"I could see the sweat droplets fly off Mike Quarry's body," began New York Post Sports-writer Sheila Moran's story, in suitably gee-whiz fashion, as she became the first woman to cover a boxing match from ringside in the state of New York. The breakthrough was the result of a ruling by State Athletic Commissioner Ed Dooley permitting distaff reporters to occupy the previously all-male ringside press spots. "You're so close," marveled Miss Moran, "that if you lean in just a little, your chin can rest against the raised canvas arena."
It must be getting near Indy 500 time again. Those weird shapes are starting to roll out of the garages. The latest is this creation by British designer Maurice Phillippe, featuring stubby winglets jutting from each side of the driver's compartment, occupied here by Al Unser, last year's winner. Six of the vehicles will be made for Indy, intended as No. 1 and backup cars for Unser, Mario Andretti and Joe Leonard, all driving for the Parnelli Jones Vel Miletich team. The wings are supposed to give the car added stability, but to the un practiced eye they seem designed chiefly to provide two new surfaces to paint advertising on.
Let's hope things are good in the lumber business this year. Aaron Jones, a Eugene, Ore. lumberman, went to the auction of the late George D. Widener's thoroughbred stable at Hialeah last week and ponied up $410,000 for the 3-year-old filly Bendara. The price equaled the highest figure ever for a thoroughbred at the Hialeah Sales Pavilion—paid two days earlier by F. Eugene Dixon, a nephew of Widener, for another of his uncle's horses, Treat Me Fair, a half sister to Bendara.
Those mutterings aboard the Italian luxury liner Michelangelo have nothing to do with mutiny. The crew's soccer team is simply miffed over the fact that it won only second place in the 1971 Atlantic Cup Football League despite rolling undefeated over the likes of Bremen, Atlantis and Homeric. The league, made up of teams from 23 liners that put in to New York, is sponsored by the YMCA Seamen's House in Manhattan. Michelangelo's total of games played (five) was not enough to overcome the point lead piled up by the liner Victoria, which was 6-1-1. In accepting second place, Captain Carlo Kirn, master of Michelangelo, and the team captain, Vincent Speranza, said only that they hoped to get at Victoria soon. "We keep trying for a match," lamented Speranza, "but they always find an excuse." Ships that pass in the night, eh, Vincent?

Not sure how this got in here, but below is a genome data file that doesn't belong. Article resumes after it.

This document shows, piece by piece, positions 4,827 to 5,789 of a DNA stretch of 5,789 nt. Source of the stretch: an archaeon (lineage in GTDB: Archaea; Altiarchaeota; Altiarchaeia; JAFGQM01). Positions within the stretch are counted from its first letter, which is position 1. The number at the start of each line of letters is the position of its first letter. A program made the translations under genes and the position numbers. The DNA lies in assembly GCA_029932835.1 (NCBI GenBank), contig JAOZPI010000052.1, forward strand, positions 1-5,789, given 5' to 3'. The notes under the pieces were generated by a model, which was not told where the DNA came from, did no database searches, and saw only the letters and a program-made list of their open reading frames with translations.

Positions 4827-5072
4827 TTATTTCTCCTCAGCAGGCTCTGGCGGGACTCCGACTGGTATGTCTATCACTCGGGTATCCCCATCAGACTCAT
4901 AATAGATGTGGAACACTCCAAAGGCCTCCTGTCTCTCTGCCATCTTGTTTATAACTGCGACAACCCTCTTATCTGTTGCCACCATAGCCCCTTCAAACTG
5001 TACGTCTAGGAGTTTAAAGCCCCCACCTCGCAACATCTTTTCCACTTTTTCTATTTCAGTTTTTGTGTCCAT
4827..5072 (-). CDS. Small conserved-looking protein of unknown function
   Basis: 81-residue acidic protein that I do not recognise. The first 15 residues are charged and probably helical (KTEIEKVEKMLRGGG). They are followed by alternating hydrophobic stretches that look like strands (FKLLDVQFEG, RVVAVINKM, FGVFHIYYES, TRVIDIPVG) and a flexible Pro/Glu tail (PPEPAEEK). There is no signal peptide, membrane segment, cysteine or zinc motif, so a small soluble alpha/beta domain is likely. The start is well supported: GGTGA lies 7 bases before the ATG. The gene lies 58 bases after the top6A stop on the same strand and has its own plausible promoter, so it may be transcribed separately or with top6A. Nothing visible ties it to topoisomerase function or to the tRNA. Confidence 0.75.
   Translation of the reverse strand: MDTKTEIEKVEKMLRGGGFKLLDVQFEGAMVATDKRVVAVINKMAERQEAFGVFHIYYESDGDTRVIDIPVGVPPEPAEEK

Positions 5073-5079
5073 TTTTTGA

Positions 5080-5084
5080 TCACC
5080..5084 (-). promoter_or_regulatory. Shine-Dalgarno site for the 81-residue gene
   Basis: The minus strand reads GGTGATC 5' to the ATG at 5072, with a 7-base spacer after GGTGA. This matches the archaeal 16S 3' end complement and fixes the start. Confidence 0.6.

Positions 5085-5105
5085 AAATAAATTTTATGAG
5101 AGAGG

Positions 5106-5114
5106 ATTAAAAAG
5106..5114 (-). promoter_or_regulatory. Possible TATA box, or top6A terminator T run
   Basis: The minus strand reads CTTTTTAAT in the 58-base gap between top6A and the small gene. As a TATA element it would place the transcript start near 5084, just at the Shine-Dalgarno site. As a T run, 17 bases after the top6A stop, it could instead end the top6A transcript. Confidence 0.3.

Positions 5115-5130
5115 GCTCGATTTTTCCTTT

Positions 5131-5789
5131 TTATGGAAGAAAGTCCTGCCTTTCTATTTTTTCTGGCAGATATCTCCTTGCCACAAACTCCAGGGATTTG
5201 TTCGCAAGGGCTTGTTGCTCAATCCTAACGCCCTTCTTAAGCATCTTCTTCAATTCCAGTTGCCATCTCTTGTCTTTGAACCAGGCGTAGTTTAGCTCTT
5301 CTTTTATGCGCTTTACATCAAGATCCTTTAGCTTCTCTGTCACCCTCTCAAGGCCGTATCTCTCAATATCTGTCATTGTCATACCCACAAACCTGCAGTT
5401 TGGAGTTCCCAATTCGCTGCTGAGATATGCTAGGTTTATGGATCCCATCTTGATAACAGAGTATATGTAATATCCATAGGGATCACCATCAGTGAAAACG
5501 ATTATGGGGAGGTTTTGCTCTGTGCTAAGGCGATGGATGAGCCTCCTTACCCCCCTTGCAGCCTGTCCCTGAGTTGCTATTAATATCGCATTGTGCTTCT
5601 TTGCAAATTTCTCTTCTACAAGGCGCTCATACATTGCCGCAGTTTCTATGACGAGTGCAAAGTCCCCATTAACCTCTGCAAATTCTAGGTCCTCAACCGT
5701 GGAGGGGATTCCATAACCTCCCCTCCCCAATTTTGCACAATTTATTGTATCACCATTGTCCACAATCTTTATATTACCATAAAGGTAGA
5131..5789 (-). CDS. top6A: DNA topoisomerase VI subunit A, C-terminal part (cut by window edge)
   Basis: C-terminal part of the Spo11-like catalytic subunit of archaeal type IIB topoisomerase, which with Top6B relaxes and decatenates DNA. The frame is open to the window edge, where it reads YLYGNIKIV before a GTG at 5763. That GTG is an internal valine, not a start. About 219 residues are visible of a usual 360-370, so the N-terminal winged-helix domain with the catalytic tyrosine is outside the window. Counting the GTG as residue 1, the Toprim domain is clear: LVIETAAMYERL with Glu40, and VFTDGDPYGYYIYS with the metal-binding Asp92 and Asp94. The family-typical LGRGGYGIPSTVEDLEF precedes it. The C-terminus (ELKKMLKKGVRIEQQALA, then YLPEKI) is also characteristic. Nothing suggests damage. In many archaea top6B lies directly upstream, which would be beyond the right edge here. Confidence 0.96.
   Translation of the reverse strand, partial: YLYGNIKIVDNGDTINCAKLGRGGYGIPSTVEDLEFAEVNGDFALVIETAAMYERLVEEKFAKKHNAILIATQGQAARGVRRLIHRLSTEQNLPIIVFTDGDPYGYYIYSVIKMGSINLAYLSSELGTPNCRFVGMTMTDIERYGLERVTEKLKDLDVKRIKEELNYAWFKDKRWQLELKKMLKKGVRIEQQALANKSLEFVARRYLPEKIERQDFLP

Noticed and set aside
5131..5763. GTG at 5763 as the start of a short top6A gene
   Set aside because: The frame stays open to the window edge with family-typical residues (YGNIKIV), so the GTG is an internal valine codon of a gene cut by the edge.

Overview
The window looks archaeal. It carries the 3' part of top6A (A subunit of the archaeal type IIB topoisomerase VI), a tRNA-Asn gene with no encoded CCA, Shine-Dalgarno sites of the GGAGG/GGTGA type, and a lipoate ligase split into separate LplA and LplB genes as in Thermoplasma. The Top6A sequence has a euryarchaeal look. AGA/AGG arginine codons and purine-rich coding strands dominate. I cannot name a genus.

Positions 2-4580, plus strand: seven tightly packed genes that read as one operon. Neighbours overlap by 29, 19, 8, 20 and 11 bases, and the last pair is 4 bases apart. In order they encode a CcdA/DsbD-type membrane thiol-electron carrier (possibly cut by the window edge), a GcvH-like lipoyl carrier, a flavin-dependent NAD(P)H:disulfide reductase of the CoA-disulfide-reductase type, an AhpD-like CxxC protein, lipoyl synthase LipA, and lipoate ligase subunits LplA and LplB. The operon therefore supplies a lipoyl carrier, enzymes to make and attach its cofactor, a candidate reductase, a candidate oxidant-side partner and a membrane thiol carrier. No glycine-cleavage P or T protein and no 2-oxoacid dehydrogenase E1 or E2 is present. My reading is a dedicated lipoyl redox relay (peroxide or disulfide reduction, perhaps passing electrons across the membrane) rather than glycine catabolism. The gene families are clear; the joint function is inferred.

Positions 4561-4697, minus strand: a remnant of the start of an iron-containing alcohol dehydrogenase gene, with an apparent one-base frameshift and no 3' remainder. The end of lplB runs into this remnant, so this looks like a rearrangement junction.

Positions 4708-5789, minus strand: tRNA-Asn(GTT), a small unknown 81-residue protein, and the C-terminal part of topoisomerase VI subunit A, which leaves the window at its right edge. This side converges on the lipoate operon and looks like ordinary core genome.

March 20, 1972
The costume and setting may have been strange, but the waistline was familiar. Sure enough, it was Sonny Jurgensen, the Washington Redskin quarter back, out there in tennis togs, playing an exhibition match in Washington with Vice-President Spiro Agnew, U.N. Ambassador George H. Bush and Budget Chief George P. Schultz. The Jurgensen-Schultz partnership took the measure of Agnew and Bush 7-6, and even if the workout did little for Jurgensen's portly profile, the Vincent Lombardi Cancer Research Center benefited from the gate receipts.
If they write a musical about baseball spring training, they'll have to call it Son of Hair. Locks fell like September batting averages from Florida to Palm Springs this month as longtressed players came under the stern eyes of their managers. In the case of the Dodgers' Maury Wills, however, the clip job was purely voluntary. No manager would ask that much.
After beating the Blues 5-1 the other night in St. Louis the Montreal Canadiens made their sleepy ways back to the Hilton Inn near the airport. While some of the players lingered in the lobby, Coach Scotty Bowman went up to his room. When a fire broke out in a nearby suite, smoke chased Bowman out onto a narrow ledge, whence a human chain of Canadien players tried unsuccessfully to rescue him. Serge Savard, who put his foot through a sliding glass door in the attempt, needed 18 stitches. Bowman finally made it down a ladder. But for two other Canadiens it was profiles in courage. Jean-Claude Tremblay, a volunteer fireman in Montreal when he is not playing hockey, pulled off a hat trick by rescuing three hotel patrons with some nifty maneuvers with ladder and pickax. And Guy Lapointe rescued one of the firemen who arrived to extinguish the blaze.
Ever buy a magazine subscription to help a boy through college? Well, you could save your money in the case of Dick Walsh, former general manager of the California Angels, who was fired last season after the club fell apart and into fourth place. Walsh, who was in the third year of a seven-year contract calling for an estimated $50,000 annual salary, decided that since he had no better prospects, he might as well further his education. He enrolled this semester at Fuller-ton Junior College as a liberal arts major, and by the time the $50,000 salary runs out, he ought to have his bachelor's degree and a line on some $10,000-a-year job.